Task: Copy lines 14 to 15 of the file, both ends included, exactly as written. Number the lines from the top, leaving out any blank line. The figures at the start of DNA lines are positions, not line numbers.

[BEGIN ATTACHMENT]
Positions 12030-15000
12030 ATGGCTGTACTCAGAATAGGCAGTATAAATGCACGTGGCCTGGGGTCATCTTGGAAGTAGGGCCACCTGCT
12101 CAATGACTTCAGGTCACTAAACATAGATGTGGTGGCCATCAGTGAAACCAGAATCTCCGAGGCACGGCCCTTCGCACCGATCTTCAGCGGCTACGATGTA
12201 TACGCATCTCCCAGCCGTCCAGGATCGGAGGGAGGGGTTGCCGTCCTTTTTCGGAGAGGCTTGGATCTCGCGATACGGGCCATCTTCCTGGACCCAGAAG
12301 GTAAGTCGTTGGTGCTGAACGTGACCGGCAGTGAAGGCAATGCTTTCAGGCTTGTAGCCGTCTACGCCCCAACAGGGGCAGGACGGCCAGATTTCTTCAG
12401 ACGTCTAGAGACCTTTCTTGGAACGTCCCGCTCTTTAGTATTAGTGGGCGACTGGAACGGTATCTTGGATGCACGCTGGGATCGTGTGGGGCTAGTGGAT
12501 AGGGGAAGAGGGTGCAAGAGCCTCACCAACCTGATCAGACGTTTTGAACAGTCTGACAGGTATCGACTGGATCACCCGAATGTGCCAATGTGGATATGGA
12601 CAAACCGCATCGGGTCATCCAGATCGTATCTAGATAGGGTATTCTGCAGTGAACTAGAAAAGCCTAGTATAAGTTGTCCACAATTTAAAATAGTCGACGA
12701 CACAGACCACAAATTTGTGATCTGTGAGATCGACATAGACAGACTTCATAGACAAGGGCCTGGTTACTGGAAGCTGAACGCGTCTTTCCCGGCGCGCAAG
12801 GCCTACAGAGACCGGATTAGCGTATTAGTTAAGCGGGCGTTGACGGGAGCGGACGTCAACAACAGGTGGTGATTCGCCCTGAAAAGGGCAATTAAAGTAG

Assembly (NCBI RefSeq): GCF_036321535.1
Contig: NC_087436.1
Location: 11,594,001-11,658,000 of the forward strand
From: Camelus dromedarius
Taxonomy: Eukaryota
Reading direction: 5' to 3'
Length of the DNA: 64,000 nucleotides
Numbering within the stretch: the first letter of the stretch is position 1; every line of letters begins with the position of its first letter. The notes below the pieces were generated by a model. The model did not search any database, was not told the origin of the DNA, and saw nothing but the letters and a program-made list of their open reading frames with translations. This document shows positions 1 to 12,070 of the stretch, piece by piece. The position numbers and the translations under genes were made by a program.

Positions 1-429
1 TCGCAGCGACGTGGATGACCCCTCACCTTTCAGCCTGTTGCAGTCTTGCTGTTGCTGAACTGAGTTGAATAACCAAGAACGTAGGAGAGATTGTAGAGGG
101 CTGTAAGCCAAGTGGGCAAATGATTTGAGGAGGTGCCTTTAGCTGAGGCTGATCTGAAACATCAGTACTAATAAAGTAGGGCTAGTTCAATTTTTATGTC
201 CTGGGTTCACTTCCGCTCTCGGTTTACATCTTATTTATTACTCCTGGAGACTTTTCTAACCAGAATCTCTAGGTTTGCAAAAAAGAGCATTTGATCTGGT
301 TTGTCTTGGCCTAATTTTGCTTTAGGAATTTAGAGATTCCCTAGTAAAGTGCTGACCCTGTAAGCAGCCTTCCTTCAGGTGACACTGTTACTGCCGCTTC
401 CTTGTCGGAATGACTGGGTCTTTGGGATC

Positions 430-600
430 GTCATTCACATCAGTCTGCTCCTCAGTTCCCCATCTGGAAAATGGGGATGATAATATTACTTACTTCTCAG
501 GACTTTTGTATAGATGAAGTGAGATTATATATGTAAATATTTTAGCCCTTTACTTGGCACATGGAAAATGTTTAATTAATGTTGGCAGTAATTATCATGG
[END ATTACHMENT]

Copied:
From: Camelus dromedarius
Taxonomy: Eukaryota